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Thread: Home-made servers - who has done it?

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    jim
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    Home-made servers - who has done it?

    So for financial reasons, I'm backing away from my original plan to buy an ML150 G6 or ML330 G6, and I'm thinking instead about building my own server, perhaps based on the Fractal Design XL with 10 3.5" bays.

    Has anybody done this themselves? If so, how have you found it, and any comments or suggestions? I'd definitely want something reasonably powerful, at least a quad-core, but stability and keeping the thing quiet are the main concerns.

    I'd probably be building a huge RAID-6 or RAID-10 array and then sticking Server 2008 R2 on it.

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    Fried Chip Extremist alsenior's Avatar
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    Re: Home-made servers - who has done it?

    I went down the BYO route and couldn't be happier. it takes extra work but it is worth it. How are you going to build the raid Array. do you have a proper hardware raid card or are you going to be using Windows software raid? what ever you do don't use fake raid(i.e. the motherboards on-board raid i.e. Intel matrix raid). i use Debian Linux on mine with 3 raid5 arrays totaling 8.5tb and 73GB 10k SAS raid0 scratch disks. also is it just going to be a standard file-server or are you going to be running more tasks on it.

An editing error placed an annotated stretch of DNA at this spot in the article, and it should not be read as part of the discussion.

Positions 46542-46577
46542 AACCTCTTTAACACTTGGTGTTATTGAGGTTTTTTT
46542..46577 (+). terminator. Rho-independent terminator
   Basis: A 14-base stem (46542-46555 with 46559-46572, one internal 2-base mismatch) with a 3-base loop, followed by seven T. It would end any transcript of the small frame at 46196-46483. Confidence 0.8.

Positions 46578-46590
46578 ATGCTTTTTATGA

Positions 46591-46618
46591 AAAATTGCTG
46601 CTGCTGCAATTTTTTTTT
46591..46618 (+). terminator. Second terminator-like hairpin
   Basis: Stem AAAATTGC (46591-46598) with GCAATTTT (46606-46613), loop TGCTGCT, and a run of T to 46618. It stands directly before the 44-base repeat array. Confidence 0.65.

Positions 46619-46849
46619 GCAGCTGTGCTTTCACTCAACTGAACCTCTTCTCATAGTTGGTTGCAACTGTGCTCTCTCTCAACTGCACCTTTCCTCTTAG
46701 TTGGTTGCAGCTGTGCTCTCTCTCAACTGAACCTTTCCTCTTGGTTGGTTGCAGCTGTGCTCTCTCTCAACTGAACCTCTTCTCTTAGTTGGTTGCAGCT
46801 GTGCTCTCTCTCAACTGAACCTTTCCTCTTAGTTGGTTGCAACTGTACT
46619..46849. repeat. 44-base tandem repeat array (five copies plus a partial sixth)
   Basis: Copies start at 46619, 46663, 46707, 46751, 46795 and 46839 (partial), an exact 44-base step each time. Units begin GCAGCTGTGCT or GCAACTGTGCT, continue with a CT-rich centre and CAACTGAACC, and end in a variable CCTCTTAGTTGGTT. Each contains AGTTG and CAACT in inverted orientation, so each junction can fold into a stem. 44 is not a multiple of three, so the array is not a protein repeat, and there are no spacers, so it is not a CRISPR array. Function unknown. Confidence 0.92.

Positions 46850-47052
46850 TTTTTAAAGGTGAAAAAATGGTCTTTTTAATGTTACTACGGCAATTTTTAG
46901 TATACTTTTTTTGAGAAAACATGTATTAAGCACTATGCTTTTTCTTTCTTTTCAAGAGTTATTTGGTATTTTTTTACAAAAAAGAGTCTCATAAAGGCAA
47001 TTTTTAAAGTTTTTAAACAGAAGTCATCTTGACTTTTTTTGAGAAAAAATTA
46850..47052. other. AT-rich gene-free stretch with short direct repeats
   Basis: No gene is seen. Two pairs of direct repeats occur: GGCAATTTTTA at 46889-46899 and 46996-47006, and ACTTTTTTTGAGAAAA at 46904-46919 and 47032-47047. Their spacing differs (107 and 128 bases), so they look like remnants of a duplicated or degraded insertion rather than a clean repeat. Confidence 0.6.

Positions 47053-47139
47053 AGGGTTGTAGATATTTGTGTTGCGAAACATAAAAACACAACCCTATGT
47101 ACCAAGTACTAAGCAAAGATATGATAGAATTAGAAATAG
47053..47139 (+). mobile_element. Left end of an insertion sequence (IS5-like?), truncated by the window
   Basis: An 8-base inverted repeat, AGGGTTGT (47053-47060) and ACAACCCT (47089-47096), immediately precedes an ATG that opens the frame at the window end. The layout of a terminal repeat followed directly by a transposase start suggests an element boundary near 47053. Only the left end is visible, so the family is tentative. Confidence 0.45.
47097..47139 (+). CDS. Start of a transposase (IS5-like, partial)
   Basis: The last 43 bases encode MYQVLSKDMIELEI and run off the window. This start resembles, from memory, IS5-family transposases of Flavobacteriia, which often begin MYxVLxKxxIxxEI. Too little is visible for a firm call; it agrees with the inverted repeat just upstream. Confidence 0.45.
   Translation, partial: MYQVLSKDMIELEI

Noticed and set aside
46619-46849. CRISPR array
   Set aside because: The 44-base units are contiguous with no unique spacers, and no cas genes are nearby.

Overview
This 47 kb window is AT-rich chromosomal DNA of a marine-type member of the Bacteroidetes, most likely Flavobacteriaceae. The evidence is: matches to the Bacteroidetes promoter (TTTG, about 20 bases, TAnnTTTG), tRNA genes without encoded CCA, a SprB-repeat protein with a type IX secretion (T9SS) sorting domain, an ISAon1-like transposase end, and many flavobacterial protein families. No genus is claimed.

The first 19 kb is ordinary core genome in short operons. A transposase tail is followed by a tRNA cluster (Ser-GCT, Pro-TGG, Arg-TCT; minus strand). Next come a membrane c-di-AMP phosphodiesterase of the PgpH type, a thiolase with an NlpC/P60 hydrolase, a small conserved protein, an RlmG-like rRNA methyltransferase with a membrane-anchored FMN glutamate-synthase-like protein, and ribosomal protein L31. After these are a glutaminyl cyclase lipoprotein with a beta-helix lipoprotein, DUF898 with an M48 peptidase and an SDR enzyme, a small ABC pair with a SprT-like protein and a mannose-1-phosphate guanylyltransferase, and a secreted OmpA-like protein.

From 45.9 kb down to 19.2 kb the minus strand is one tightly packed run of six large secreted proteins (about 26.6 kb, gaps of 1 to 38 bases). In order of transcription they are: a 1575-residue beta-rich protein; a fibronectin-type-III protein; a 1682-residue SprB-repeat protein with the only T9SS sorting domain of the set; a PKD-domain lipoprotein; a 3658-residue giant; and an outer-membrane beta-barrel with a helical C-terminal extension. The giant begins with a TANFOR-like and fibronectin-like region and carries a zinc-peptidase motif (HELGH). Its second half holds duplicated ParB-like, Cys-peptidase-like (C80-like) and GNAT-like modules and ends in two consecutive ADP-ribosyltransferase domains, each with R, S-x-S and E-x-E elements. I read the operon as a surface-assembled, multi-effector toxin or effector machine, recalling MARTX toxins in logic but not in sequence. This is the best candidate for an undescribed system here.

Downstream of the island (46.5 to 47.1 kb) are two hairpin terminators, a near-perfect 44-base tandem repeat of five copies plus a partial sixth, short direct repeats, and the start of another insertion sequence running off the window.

Quote Originally Posted by Jay View Post
    What kind of emergency would need Windows 95? I think you are already in a bad state of emergency when your backup plan is Windows 95.
    Beginners guide to raid Beginners guide to raid post edition Hexus.Social - FAQ

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    jim
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    Re: Home-made servers - who has done it?

    I don't have a proper RAID card, but that's what I'll be doing. I had a quick look around yesterday, still not really sure what to go for though. If I wind up with a 10 disk RAID-6 array with hot spare, I don't want to be doing it in software!

    It'll start off as a fileserver, but I'm intending ultimately to run exchange, active directory, wsus, dns etc. I don't really need to, but I'd like to give it a bash anyway. That's why I'm mulling over virtualisation, so I could set up a fileserver and leave that well alone whilst I muck around with AD and things and probably destroy everything in the process

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    Senior Member Peter Parker's Avatar
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    Re: Home-made servers - who has done it?

    Pros of building your own:
    * Fun
    * Can be cheaper
    * More control over components

    Cons of building:
    * Frustrating if it doesn't work
    * Might not be cheaper - what's your time worth?
    * Components might just be commodity items anyway

    Also - RAID 3-6 ... please consider the points at http://www.baarf.com/ . I understand you might want to prioritise storage space over performance, but if you can avoid RAID5/6 then do 10 or 01 instead (10 and 01 are almost the same, but slightly affects rebuild time from disk failures).